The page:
It is beyond the scope of this study to discuss the relative effectiveness of specific teaching strategies, but evidence suggests that a dedicated course and curriculum are superior to learning through informal exposure. In a study by Ahmed (16), medical students at the University of Bahr Elghazal, Khartoum, Sudan, where clinical skills were integrated into other educational programs, without a dedicated clinical skills curriculum, clerkship students were found to lack basic communication skills. In contrast, students at Maastricht University learn communication skills through a highly structured skills lab curriculum (17). The curriculum is longitudinal (once every 2 weeks throughout their 6 years of medical school), and graduated, whereby students are taught increasingly complex communication skills and are exposed to increasingly complex clinical settings beginning with a fully artificial setting, followed by role-plays, and graduating to standardized and finally real patients. The program was evaluated yearly by a questionnaire using a 5-point scale to measure student satisfaction and endorsement of the value of the curriculum (1 = disagree completely – 5 = agree completely.) The findings indicate strong student support for the value of a dedicated longitudinal curriculum focusing on communication and physical exam skills.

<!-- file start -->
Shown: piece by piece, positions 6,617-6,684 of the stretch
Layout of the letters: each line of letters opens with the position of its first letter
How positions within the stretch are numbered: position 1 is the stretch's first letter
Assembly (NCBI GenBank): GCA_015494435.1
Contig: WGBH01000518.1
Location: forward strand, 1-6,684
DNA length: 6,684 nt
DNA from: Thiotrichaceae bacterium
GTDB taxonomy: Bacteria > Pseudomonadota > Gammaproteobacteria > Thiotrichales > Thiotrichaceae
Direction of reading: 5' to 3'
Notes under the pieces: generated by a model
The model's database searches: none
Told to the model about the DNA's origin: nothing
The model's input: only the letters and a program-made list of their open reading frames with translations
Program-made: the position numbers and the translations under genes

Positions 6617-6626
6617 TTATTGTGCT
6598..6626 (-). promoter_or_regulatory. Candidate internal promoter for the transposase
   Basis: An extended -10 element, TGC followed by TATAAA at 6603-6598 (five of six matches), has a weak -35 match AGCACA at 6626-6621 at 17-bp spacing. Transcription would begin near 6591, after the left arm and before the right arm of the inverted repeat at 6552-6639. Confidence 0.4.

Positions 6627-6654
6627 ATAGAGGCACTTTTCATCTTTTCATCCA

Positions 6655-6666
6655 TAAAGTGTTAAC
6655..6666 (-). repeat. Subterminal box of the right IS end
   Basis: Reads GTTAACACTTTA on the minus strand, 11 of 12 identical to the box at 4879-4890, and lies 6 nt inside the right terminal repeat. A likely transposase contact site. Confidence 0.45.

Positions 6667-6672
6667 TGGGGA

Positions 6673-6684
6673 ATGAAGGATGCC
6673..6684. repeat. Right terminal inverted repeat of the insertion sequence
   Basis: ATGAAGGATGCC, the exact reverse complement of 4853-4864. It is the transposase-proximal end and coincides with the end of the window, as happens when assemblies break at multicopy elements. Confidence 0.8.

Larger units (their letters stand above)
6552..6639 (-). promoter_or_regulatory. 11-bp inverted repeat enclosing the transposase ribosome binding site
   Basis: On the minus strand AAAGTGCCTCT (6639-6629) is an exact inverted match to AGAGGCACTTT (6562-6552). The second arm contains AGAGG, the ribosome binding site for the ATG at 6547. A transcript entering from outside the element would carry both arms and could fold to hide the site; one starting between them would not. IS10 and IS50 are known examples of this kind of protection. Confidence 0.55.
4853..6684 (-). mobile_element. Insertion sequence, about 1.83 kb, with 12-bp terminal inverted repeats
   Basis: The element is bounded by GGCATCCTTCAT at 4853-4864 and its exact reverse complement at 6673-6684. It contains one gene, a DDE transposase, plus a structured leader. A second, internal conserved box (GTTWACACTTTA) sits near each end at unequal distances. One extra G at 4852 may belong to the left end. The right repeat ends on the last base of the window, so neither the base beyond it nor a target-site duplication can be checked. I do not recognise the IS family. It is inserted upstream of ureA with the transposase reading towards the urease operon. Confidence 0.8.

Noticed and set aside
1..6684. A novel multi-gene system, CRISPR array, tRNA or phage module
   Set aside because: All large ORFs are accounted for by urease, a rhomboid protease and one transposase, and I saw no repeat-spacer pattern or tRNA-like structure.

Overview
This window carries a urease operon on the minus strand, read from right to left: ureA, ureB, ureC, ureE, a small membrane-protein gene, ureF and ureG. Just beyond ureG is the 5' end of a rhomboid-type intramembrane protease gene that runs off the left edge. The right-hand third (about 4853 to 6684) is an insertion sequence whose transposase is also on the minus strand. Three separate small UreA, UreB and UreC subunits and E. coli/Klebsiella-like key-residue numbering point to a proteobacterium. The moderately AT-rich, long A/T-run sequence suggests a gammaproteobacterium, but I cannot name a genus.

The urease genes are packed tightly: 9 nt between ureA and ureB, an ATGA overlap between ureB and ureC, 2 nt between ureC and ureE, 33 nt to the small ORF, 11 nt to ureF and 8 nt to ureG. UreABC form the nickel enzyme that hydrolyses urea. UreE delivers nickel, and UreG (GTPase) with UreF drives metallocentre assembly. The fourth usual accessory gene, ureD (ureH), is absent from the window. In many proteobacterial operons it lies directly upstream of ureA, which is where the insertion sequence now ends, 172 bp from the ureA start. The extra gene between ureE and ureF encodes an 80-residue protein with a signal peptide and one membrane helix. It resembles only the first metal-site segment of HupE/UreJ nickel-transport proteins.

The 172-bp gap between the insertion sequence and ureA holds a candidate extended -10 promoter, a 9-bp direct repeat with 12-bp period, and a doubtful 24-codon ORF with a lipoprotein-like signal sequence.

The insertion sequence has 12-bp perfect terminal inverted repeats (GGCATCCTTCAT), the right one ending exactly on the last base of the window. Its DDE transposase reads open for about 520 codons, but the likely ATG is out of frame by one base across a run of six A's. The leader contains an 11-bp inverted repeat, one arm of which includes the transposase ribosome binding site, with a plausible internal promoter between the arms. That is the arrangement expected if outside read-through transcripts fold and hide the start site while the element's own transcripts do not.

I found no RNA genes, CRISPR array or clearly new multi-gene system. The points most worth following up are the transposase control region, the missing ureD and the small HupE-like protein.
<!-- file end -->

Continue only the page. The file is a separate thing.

Research by Josephine et al. (18) on third-year medical students focused on an intervention to improve evidence-based medicine (EBM) skills by promoting history taking skills. This quasi-experimental study using a pre-post-test design measured attitudes and skills in applying EBM among a sample of third-year student volunteers. The average score in two key EBM skills, precise clinical questioning and finding the best clinical evidence increased from 3 to 4 on a 5-point scale, statistically significant at the p < 0.05 level.